----------------------

Alcove Audio
A microphone of even reasonable quality can last for many, many years. I was a working musician for almost 25 years. I have a Shure SM-58 that is over 40 years old (high school!) and still sounds fine. Most of my mic collection is well over 10 years old. Not that I am currently considering selling any of my mics, but it's comfort to know that they have a solid resale value. My keyboard stand held a variety of keyboards over the years, my rack cases held changing assortment of gear over the years, and my amplification system changed very little over the last 10 years of my performing career. The point is that some gear, if carefully selected and maintained, can last you for many years of use.

As far as your request for an equipment list it is very difficult to make suggestions without a definitive budget, and not knowing what gear is available in the Netherlands makes it even harder. I have already made some suggestions as to brands:

- I agree that if you get great stuff it will last. I just want the stuff that's most efficient for what I'm getting. Same thing with my pc. I bought the best parts, until the increase in price didn't justify the increase in performance. So when audio gear gets me a 5% bigger audience, I'm not willing to spend +200%. I basically just need audio gear that can do more than close-up speaking, which is the only thing that the in-build camera mic can handle and sound half-decent after editing. (Sure, not cinema level, but average at-home watcher level)
- Budget = $200 to 250 for all audio gear combined, excluding accessoires is preferred. It can be more, but absolute max is $150 per piece of gear and no more than $300 in total for all. In any way (200 or 300), it needs to set me up for dialogue, foley and sound effects in a way in which the average at-home movie-watcher will not be distracted/like the audio.
- In the Netherlands we can get pretty much everything, but all for a bit more because of shipping costs. And retail business also sell it for more, since they have to ship it. Some things aren't sold by retailers in the Netherlands, so it becomes $50+ more for shipping costs.
- I will look into the brands Rode and Audiotechnica.

You could also take some time to actually read "The Location Sound Bible" to provide you with the baseline information that you need.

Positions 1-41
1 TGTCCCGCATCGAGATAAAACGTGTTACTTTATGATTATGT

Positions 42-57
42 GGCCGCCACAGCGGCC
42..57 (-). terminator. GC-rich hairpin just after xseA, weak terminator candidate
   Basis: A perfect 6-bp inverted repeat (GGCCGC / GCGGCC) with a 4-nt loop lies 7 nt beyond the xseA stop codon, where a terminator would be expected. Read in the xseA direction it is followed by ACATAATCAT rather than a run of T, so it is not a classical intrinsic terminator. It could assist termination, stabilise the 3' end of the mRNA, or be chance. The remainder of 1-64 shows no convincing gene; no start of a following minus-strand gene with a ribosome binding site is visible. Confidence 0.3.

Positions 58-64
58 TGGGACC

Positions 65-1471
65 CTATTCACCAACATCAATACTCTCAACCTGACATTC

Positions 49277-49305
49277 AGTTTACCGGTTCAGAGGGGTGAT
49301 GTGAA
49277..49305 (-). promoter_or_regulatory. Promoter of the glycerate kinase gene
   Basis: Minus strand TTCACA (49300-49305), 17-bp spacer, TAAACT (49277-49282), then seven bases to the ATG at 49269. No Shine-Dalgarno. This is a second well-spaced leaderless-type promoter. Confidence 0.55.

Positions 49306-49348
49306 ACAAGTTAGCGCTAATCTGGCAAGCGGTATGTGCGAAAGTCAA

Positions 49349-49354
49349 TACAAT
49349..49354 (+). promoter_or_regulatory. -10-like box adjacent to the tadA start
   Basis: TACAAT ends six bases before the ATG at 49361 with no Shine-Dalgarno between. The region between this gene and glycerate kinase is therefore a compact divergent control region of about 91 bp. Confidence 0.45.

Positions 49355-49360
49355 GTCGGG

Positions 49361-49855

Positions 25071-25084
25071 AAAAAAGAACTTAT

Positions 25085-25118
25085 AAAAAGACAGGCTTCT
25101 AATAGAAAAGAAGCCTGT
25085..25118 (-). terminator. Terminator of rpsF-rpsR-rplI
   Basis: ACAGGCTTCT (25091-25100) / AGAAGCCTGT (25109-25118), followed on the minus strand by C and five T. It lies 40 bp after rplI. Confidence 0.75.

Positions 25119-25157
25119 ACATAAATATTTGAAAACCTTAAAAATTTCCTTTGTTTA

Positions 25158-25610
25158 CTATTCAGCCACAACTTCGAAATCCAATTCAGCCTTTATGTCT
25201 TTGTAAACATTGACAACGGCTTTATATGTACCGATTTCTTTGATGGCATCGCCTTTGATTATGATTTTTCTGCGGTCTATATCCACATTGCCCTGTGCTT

Just for fun, here's Uncle Bobs "Buying Guide".

- I will read that book.
- And thanks for this. It's just outside of how much I want to spend. This is good stuff for when I've created a few movies and know that I want to keep on making them.

You'll also need cables, cases, battery packs and other miscellaneous items - about $200 to $500.

As always, I suggest that you retain someone to do sound for you.

- I'll spend that much on cables etc. but only over time and once I'm sure I want to keep on making films. At this point, I'm only starting out.
- I'll try to get someone after I've gotten some base experience. But I fear it will be hard being in the situation I am in, like I said before.

----------------------

Like I said at the start: Just want to have a healthy discussion and if we end up disagreeing: That's alright.
 
Last edited:

directorik

IndieTalk's Resident Guru
Also, @directorik , may I ask which Sennheiser you're using and if it's still holding up? And is the only reason it works your Audio Recorder, or would it be great with a different/cheaper recorder?
In the 1980's I used it with a Sony Cassette recorder. I purchased a used
Nagra 4.2 that I used for many years. I've plugged it directly into my
Beaulieu 5008 (a super 8 camera), my Sony Hi8 camera, my JVC DV550
and currently into a Zoom H6. The mic is great with all of them. That
investment has worked out to $10 per year. Even then I knew that my
future was not in audio - but it was well worth the cost.

There are a few cameras I should have not purchased....